In today’s world, there is rarely a PPC Marketing Strategy that does not include or even toy with the notion of creating either a Facebook Ads or Twitter Ads campaign(s) at some point in the strategy life-cycle. Because of this, marketers are developing and testing different audience segments based on interests, household income, marital status, exercise habits, etc… Frankly, it has changed the landscape of online marketing as we know it. In this post, I will talk about the importance of leveraging the targeting abilities within Facebook Ads and how it can benefit your next Google display campaign.
Facebook Ad’s Demographic Targeting Abilities
The targeting abilities in both Google Display and Facebook Ads are similar with regard to Demographics and Topics/Placement. However, truth be told, Facebook is just far more superior to marketers based on their the deeper targeting options and more precise segmentation abilities. So without further ado, lets talk about the similarities and how marketers can harness what they have learned from Facebook and apply to Google.
As you can see from the screenshot below ↓, Google Display provides similar demographic targeting options as compared to Facebook. They allow marketers to choose Genders, Ages and even Parental Status. However, there is one major “elephant in the room” here that skews all of this and that is the dreadful UNKNOWN that we see in all of our data reports. These unknowns are basically people that Google can not identify to be associated with any or all of the targeted options selected. (In Facebook, they have the same problem). The common issue is that not all people want to disclose their information to the platforms, hence making it more of a “ballpark” than a “hole in one”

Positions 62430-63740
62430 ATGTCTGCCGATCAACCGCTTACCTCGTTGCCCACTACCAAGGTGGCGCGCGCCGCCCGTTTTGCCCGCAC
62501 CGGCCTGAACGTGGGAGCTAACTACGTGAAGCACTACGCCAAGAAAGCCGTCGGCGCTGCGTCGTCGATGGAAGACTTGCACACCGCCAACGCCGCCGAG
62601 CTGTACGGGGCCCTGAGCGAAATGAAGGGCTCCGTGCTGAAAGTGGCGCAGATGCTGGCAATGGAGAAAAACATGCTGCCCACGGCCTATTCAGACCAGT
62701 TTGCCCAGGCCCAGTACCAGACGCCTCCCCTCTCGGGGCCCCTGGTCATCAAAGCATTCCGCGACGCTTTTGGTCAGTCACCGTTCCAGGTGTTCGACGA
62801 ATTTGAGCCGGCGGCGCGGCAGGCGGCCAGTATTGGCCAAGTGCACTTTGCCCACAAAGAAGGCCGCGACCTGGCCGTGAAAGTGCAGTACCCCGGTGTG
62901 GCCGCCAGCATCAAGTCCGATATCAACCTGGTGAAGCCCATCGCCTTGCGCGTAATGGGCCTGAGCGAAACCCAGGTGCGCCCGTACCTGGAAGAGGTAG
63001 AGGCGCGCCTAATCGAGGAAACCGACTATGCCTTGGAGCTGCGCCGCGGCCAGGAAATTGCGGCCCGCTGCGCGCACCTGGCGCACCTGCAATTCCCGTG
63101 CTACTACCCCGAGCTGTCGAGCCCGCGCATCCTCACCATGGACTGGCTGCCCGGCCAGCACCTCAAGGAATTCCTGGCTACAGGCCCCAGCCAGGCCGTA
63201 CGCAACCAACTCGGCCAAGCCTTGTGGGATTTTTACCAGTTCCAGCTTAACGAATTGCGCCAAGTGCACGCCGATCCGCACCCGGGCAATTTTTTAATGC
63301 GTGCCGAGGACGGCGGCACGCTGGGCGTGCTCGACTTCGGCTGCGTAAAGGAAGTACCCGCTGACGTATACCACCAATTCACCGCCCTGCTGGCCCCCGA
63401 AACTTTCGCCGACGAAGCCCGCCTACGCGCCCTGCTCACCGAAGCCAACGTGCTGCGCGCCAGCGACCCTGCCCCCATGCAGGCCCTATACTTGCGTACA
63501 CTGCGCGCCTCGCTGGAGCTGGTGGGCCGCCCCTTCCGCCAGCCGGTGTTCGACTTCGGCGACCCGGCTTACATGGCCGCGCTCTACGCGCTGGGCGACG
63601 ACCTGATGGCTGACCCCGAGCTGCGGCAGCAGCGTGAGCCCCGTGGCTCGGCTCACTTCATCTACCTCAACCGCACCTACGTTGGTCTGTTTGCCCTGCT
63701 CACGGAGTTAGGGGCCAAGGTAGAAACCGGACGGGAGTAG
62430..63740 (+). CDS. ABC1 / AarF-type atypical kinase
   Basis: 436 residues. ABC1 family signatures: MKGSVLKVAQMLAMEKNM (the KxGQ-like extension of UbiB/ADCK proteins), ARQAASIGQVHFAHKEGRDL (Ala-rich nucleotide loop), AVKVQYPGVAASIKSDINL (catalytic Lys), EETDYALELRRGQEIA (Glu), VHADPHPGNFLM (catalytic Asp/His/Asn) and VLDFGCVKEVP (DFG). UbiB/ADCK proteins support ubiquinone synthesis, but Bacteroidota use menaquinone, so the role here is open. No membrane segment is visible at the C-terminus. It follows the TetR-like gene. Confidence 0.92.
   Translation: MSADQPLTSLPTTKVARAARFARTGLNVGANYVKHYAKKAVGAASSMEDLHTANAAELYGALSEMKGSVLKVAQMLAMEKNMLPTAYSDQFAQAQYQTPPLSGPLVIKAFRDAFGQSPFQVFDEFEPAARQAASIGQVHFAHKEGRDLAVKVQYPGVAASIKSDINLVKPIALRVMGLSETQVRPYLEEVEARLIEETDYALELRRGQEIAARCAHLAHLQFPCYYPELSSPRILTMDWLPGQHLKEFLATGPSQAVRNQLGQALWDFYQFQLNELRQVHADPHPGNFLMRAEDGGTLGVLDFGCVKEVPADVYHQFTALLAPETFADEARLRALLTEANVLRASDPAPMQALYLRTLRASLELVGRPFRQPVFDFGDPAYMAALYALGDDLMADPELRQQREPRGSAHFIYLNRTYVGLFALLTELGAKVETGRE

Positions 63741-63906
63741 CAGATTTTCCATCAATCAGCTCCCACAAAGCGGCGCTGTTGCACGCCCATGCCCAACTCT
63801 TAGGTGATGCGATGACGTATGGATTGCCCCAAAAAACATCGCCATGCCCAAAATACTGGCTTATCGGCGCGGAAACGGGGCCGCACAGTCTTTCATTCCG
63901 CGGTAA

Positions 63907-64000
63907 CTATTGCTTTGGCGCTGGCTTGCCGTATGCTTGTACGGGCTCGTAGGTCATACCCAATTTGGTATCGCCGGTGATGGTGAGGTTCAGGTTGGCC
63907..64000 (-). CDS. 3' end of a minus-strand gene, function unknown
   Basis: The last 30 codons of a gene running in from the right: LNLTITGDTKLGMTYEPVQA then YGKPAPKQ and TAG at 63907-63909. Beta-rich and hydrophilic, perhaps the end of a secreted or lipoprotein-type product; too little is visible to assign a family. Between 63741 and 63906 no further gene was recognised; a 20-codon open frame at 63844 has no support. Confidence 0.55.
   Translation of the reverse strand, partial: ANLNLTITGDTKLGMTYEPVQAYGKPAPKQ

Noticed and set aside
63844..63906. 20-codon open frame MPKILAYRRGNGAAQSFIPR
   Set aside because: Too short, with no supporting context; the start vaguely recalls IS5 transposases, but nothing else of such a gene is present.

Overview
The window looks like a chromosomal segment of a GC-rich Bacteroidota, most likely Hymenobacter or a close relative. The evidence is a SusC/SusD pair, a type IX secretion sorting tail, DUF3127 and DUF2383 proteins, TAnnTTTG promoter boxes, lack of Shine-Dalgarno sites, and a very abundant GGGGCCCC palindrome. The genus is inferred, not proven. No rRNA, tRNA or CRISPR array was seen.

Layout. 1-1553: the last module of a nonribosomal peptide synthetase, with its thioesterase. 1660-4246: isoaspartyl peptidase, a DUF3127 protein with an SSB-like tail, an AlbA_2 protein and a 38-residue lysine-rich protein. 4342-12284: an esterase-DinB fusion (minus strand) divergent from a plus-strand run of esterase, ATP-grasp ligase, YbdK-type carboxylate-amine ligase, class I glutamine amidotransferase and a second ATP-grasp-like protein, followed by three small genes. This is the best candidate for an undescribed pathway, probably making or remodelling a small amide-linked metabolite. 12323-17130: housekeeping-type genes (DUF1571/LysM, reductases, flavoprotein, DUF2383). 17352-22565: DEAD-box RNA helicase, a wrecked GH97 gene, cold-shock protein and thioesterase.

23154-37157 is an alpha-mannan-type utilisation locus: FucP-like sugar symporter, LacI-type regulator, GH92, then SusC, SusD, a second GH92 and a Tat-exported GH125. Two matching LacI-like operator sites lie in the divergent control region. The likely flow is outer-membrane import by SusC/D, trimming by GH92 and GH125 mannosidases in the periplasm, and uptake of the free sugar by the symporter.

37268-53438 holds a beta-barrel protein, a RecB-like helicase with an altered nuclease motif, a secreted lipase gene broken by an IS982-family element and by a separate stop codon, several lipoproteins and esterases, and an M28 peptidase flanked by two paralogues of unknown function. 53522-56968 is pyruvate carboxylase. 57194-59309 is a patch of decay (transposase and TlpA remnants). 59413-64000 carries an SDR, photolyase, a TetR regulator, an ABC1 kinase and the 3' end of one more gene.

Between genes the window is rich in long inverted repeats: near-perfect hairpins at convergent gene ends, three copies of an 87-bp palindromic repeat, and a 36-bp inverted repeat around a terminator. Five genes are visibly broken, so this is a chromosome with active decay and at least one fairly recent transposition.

The Fuzziness with Google Topics Targeting
In Google Display, we have the ability to select specific topics and/or placements where we want to advertise our display banners and text ads. In the screenshot below ↓, I have provided a small example of how we can target the topic(s) of Coffee & Tea. But here’s the catch. In Google, we have an INTENT problem with our ability to choose specific audiences based on these very generalized topics. Meaning, the Coffee and Tea audience found in Google could be anything from Coffee Market Financials to the Health Benefits of Green Tea, but NOT specifically the Coffee and Tea drinkers. It is this little dilemma that forces marketers to add another layer of targeting to try and “hone in” on their preferred audience. That extra layer is called Placement targeting, but there are some extra steps that are needed to get the most out of it.
Extra Effort needed with Google Placement Targeting
Placement Targeting is the closest thing to to Facebook Ads in terms of reaching specific brands or interests that possess a higher level of intent to make a purchase. However, there are some common issues with placement targeting that marketers need to know before they start spending their ad dollars.
- The partnering websites in this network are common Adsense customers. They can vary from being very authoritative and prominent like (CNN, Nytimes, etc..) all the way to suspicious arbitrage sites where all they do is drive up impressions and cost (yes, they still exist)
- Marketers are often missing out on potential site partners because Google’s own search engine is not up to date on listing all of them (meaning, there are great sites that are a part of the Adsense network that are not listed in their directory). This hiccup forces marketers to do their own research to find those sites and they need to be added manually.
The targeting abilities within Facebook Ads have become an absolute “game changer” in the PPC marketing world. It has made such an impact that it’s starting to question Google’s own targeting abilities within the display network. The FBA platform allows advertisers to reach those avid Coffee and Tea drinkers by targeting everything from certain Brands, Flavors, Keurig Cups, Brewing types, etc… However, simply eliminating Display from their strategy is not a wise choice, considering the missed opportunities in reaching that additional audience. If there is one take-away from this article, it is to take what they have learned from Facebook Ads and apply them to their display campaigns.